Background: In late 2007, some Swedish County Councils started 7-valent pneumococcal conjugate vaccine (PCV7) implementation for children, and PCV7 was included in the national immunization program in 2009. By 2010, both PCV10 and PCV13 were licensed, and the selection of vaccine was subject to County Councils tenders. This study investigated the impact of the order of PCV introduction into vaccination programs on the incidence of all-cause pneumonia hospitalizations in children <2 years-old.
Methods: Using population-based data from the publicly available National Inpatient Registry, the incidence of inpatient pneumonia (ICD-10 J12-J18) hospitalizations by County Councils among children <2 years old was identified between 1998 and 2012. Incidence rate ratios (IRR; 95% CI) were calculated during the nationwide implementation of PCV7 and then between County Councils, as based on the higher-valent vaccine chosen for a program.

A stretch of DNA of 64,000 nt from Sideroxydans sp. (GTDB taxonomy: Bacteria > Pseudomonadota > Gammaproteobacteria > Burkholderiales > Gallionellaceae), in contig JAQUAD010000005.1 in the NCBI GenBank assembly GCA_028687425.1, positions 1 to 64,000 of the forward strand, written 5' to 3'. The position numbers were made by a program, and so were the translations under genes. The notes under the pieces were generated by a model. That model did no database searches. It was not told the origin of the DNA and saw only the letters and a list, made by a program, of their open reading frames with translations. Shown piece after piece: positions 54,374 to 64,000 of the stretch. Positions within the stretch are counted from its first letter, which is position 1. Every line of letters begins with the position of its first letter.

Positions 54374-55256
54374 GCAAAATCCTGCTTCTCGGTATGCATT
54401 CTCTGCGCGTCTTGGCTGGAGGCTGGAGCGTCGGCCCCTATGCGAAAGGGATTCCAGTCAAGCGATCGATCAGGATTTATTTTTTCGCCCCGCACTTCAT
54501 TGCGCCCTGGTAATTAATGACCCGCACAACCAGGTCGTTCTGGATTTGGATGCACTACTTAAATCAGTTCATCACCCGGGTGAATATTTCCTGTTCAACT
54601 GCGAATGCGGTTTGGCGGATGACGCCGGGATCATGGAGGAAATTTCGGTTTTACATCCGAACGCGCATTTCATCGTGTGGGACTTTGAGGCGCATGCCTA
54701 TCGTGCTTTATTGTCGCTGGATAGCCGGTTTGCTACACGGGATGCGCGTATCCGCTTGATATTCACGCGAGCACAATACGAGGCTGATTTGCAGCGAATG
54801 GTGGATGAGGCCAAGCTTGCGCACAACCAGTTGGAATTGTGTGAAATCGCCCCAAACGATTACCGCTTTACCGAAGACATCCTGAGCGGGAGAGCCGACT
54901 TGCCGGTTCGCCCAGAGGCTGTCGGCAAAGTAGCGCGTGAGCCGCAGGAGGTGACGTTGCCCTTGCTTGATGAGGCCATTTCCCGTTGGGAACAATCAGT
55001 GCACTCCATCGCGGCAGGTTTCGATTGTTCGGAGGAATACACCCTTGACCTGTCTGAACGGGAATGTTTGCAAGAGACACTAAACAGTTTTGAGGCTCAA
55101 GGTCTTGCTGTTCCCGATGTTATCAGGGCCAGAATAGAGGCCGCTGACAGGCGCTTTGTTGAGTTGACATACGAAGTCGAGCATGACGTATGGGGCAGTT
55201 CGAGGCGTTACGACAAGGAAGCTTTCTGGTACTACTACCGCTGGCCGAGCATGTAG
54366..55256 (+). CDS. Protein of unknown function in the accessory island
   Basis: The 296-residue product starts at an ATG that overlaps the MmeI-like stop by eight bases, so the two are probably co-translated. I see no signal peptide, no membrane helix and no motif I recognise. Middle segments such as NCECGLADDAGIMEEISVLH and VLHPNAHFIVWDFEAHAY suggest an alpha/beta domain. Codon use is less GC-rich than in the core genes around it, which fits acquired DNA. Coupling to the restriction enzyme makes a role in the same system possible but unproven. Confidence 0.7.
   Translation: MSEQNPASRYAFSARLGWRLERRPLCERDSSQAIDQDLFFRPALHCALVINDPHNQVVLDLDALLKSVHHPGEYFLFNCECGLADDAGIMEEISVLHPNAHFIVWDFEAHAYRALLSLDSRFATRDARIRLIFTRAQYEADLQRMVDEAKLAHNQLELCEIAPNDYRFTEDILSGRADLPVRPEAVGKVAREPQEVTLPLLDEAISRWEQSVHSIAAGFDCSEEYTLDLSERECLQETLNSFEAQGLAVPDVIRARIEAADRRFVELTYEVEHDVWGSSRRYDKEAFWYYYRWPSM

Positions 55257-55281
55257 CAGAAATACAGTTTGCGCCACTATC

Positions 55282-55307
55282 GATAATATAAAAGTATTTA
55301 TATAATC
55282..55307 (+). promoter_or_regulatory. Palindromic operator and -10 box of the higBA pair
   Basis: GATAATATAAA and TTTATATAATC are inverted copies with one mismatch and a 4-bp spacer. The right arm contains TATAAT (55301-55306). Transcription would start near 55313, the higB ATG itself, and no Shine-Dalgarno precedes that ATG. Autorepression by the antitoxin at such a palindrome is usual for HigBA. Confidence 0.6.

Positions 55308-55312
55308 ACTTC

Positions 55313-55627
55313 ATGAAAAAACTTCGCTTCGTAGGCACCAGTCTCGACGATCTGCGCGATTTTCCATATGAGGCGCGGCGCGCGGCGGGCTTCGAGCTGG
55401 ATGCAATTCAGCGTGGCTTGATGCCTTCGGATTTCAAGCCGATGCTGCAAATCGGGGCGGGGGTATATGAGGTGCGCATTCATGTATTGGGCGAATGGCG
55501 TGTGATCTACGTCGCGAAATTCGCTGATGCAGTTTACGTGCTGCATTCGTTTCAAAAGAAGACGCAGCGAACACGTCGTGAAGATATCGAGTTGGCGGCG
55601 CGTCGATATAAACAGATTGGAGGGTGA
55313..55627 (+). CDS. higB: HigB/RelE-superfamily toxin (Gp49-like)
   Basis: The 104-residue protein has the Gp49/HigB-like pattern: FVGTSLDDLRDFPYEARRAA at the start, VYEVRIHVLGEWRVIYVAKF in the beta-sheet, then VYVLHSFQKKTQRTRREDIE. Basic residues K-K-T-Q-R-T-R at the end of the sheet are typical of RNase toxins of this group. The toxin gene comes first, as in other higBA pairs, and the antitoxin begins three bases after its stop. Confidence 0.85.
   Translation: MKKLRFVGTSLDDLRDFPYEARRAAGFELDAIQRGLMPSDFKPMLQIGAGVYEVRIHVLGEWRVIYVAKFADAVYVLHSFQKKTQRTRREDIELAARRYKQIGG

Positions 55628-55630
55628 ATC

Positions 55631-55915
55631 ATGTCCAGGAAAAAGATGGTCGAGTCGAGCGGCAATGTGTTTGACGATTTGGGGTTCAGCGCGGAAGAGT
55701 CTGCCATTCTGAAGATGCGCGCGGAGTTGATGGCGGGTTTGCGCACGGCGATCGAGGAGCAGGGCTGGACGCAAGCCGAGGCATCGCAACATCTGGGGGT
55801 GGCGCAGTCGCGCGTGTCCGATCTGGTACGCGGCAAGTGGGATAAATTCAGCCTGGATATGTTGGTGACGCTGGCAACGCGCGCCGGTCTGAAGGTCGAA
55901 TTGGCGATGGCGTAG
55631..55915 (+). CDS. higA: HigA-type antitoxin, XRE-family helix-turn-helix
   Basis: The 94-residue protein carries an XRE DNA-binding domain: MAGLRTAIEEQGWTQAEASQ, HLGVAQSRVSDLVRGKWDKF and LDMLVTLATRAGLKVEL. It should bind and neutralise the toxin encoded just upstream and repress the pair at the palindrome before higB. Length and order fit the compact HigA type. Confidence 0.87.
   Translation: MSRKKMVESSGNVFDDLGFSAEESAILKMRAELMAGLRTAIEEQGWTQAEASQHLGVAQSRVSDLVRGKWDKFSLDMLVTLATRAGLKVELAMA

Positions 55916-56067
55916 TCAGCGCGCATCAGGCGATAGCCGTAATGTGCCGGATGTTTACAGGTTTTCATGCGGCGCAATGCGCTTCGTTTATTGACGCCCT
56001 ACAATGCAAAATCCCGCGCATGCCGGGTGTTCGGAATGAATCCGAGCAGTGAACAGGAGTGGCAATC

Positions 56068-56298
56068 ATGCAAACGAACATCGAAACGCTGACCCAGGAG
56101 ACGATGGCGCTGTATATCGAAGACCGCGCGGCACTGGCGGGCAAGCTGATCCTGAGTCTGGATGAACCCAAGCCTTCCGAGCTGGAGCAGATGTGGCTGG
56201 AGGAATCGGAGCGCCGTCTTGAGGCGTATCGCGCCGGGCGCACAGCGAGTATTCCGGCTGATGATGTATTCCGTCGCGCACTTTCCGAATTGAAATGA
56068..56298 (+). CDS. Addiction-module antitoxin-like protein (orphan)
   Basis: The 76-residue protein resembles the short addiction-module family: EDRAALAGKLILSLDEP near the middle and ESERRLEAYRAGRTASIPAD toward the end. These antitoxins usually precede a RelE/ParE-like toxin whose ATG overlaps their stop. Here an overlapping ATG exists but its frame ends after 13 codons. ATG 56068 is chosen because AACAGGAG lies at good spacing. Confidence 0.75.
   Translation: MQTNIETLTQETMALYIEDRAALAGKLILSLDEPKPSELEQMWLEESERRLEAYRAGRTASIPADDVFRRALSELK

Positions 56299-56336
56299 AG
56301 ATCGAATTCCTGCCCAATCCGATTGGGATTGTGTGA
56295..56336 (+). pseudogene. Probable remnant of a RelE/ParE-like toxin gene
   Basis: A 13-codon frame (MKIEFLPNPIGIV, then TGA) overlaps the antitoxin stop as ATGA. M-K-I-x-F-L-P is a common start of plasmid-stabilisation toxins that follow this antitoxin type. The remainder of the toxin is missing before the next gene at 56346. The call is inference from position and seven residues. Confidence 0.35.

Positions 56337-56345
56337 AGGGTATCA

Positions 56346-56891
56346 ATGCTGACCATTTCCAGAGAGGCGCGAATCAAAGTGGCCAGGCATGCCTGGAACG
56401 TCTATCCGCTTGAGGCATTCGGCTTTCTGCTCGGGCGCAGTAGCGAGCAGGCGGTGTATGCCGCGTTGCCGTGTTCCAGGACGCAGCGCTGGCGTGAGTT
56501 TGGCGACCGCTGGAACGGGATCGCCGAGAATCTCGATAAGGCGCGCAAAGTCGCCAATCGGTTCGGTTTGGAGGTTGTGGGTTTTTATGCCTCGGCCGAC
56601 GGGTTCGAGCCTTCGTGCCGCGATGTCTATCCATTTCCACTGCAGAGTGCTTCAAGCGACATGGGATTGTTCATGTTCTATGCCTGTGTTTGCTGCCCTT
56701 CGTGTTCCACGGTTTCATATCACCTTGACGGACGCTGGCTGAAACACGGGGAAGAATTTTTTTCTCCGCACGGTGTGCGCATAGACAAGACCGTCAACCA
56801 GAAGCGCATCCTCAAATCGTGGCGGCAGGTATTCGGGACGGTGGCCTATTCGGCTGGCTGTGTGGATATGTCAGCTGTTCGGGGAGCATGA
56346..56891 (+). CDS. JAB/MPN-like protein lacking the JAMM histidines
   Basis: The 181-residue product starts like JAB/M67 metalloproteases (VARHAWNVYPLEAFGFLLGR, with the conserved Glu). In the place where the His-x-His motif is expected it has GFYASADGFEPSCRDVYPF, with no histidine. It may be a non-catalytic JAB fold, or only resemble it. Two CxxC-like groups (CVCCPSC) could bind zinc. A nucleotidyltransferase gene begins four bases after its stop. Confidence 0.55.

Results: There was a lower risk of all-cause pneumonia hospitalization among <2 year-old children following the introduction of PCV7, as compared to the pre-PCV7 period (0.77; 0.63-0.93). A decreased risk of all-cause pneumonia was also observed in the County Councils that followed the order PCV7 then PCV13 (0.82; 0.66-1.01), while no trend was observed in County Councils with a program in the order PCV7 then PCV10 (1.03; 0.82-1.30). When comparing the higher-valent vaccines, there was a 21% (0.79; 0.66-0.96) lower risk for childhood pneumonia hospitalization in County Councils finally using PCV13 as compared to the experience in County Councils that ultimately adopted PCV10.
Conclusions: Among children <2 years-old, all-cause pneumonia hospitalizations were significantly reduced by 23% one to two years after introduction of PCV7 vaccination in Sweden. In those County Councils that next introduced PCV13, a further decline in all-cause pneumonia hospitalization was observed, in contrast to those County Councils that followed with PCV10; this 21% lower risk for childhood pneumonia hospitalization was statistically significant.